Butternut Squash Mac n Cheese

I had butternut squash pop up in my garden this year and I was fortunate enough to harvest enough that I gave half of it away to my mother.  Which she accepted happily.  Thank goodness.  I think I brought in 50 pounds for myself alone…

That being said, I’m trying out a few recipes to try and use it up!  I’ve already made a bunch of butternut squash bars and will be making some butternut squash bread soon enough.  This past weekend called for a dish to host with: butternut squash mac n cheese

  • 1/2 butternut squash (about 2 cups of puree)
  • 12 oz elbows
  • 24 oz (aka 2 lbs) cauliflower florets
  • 8 oz frozen, chopped spinach
  • 4 Tbsp butter
  • 4 Tbsp  flour
  • 2 cup whole milk
  • 1/2 tsp ground nutmeg
  • 1/2 tsp ground mustard
  • 1/2 tsp ground black pepper
  • 1 cup Grated Romano cheese
  • 2 cups Breadcrumbs(I toasted 1 cup of Italian + 1 cup Panko in 1 Tbsp butter)

*Preheat the oven to 350 and butter your dish(es).  Mine is a ‘large’ 9*13*4 in dish.  I have extra smaller dishes on hand to bake individual portions in case I feel like I’m going to overflow more than usual.  Mostly because I use measurements as guidelines…*

1. Roast the butternut squash (this can be done ahead of time – I usually will throw this in while I am cooking another meal so that I have it ready the next day).   Remove the flesh from the skin and puree or mash so that its smooth in consistency.  Set aside.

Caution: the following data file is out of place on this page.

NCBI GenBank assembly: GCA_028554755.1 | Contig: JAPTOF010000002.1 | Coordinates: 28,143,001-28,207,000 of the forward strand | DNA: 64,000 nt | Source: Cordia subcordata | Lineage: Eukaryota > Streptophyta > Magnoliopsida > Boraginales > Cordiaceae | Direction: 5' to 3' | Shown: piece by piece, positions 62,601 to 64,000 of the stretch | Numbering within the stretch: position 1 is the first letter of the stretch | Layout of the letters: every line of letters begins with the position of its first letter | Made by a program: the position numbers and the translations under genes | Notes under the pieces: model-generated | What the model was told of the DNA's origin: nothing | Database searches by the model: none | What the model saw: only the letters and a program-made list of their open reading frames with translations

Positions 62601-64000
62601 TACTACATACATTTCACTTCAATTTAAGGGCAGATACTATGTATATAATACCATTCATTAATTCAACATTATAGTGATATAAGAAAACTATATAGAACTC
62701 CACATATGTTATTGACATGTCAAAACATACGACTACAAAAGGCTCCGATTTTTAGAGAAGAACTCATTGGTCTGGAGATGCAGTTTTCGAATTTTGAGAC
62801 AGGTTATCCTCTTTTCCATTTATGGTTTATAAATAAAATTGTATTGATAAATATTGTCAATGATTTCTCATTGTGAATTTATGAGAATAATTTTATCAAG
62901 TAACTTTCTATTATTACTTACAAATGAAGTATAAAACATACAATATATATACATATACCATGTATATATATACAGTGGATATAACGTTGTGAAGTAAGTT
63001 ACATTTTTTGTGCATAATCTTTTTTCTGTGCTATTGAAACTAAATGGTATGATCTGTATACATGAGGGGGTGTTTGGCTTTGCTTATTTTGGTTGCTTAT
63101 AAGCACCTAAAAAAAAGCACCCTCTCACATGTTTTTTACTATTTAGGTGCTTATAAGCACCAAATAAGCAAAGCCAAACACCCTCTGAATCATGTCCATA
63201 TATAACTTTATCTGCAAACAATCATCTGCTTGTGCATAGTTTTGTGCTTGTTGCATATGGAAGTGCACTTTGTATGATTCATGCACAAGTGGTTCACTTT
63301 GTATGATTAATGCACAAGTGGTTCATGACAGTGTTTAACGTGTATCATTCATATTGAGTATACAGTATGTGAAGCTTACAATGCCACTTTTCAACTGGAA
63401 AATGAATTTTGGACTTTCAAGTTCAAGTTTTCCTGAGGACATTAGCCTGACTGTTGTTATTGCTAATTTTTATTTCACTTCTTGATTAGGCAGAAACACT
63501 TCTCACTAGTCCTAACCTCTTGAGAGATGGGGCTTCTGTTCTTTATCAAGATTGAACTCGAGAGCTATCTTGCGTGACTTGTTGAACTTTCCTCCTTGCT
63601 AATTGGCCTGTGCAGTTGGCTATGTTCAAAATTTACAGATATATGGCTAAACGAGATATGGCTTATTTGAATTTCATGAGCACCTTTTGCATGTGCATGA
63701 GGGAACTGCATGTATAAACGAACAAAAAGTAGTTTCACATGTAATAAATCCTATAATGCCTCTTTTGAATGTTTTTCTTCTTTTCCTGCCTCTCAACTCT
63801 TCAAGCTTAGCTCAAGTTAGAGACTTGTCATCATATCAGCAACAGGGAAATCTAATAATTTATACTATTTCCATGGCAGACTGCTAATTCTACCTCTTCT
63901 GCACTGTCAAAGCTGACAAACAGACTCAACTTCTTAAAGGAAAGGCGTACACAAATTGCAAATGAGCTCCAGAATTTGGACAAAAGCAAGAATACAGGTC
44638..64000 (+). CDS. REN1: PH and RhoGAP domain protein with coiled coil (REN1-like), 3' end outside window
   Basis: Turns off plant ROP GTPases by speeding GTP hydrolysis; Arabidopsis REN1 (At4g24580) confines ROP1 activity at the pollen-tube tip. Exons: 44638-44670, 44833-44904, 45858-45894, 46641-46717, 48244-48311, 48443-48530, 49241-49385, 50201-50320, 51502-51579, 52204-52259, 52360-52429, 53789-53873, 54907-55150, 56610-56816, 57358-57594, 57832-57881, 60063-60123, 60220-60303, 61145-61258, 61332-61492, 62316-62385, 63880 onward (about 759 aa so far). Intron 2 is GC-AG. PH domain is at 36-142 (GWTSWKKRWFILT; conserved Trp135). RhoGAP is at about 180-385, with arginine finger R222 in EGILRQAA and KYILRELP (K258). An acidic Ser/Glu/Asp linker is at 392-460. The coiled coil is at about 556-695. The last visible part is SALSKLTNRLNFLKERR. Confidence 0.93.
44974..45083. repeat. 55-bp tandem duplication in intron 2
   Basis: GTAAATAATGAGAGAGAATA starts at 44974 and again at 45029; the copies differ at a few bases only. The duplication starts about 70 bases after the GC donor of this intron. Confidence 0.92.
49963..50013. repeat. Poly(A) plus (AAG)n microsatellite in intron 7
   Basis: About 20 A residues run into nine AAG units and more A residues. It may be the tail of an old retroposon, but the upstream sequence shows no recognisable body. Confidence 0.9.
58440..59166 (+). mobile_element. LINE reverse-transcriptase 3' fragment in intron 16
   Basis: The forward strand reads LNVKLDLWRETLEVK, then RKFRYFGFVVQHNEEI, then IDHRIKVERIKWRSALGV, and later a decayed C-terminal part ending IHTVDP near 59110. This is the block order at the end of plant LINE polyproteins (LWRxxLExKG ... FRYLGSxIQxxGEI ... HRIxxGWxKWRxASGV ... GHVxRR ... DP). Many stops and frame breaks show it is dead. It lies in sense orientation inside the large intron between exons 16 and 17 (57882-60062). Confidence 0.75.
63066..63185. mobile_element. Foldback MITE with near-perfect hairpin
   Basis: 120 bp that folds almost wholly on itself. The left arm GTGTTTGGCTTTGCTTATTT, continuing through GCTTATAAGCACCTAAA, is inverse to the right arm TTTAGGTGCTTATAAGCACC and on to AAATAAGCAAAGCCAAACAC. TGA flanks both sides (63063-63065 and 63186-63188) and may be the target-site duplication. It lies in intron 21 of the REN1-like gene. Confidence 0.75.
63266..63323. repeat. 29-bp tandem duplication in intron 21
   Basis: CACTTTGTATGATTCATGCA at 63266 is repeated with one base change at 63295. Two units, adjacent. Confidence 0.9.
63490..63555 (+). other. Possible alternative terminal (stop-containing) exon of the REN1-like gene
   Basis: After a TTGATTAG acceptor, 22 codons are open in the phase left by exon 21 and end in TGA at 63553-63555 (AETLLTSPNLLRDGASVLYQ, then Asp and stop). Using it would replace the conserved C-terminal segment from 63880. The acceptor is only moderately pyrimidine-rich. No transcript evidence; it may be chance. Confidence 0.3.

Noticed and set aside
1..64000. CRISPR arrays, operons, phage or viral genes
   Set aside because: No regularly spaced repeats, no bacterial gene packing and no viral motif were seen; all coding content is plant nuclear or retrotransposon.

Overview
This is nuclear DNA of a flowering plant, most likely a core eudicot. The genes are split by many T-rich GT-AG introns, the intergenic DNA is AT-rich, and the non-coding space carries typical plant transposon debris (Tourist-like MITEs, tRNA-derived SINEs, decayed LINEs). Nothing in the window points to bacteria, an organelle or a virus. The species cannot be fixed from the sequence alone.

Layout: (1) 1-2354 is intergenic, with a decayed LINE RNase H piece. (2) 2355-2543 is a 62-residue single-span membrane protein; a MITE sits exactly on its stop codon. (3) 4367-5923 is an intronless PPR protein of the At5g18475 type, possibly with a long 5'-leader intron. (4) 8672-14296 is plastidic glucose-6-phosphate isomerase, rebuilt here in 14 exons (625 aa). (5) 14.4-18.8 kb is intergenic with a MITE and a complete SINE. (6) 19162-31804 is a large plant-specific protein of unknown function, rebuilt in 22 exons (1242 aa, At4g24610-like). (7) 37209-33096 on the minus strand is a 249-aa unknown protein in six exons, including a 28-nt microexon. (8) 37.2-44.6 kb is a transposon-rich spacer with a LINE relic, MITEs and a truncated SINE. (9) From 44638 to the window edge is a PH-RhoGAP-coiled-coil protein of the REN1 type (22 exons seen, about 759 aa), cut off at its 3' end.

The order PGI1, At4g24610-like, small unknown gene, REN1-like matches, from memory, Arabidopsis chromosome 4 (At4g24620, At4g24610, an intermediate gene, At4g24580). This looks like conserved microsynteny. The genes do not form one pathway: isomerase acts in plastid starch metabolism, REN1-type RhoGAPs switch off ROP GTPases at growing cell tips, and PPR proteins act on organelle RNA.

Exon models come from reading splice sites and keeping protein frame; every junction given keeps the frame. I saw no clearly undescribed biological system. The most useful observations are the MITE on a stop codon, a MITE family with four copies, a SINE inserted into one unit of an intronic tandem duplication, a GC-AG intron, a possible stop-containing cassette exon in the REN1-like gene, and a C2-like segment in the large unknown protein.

2. Cook the pasta in salty water until al dente.  You want a decent amount of bite so that the pasta can stand to cook a little while it bakes in the cheese mixture.

3. Cook the cauliflower and combine with the pasta.  I cheated and used frozen that I ‘cooked’ in the microwave…  Same for the spinach.  They still count as veggies, just a little less work…

4. Make a roux by melting butter then adding in flour and spices.  Stir and cook this mixture until the flour begins to turn a light golden color and smells fragrant.  If you’re brave, continue cooking until the flour is a dark golden color.  This is where I tend to bring my roux but taking this step just a little too far will result in a burnt flavor.  So long as the flour is cooked, you’re good.  Add in the milk slowly while stirring constantly.  Do not stop until any possibly lumps have been eliminated!  If you add the milk stepwise, you stop the cooking process of the flour and can mix the milk and flour mixture well.  I go by about half cup additions (1/2+1/2+1).  Then add in the butternut squash and cheese.

5. Combine the pasta/cauli + sauce then topped with breadcrumbs then bake in the oven until the dish bubbles along the edges and into the middle a bit.  This took me about an hour.

 

Inspiration: http://thepioneerwoman.com/cooking/butternut-mac-and-cheese/ and https://www.blueapron.com/recipes/butternut-squash-mac-and-cheese-with-crispy-sage

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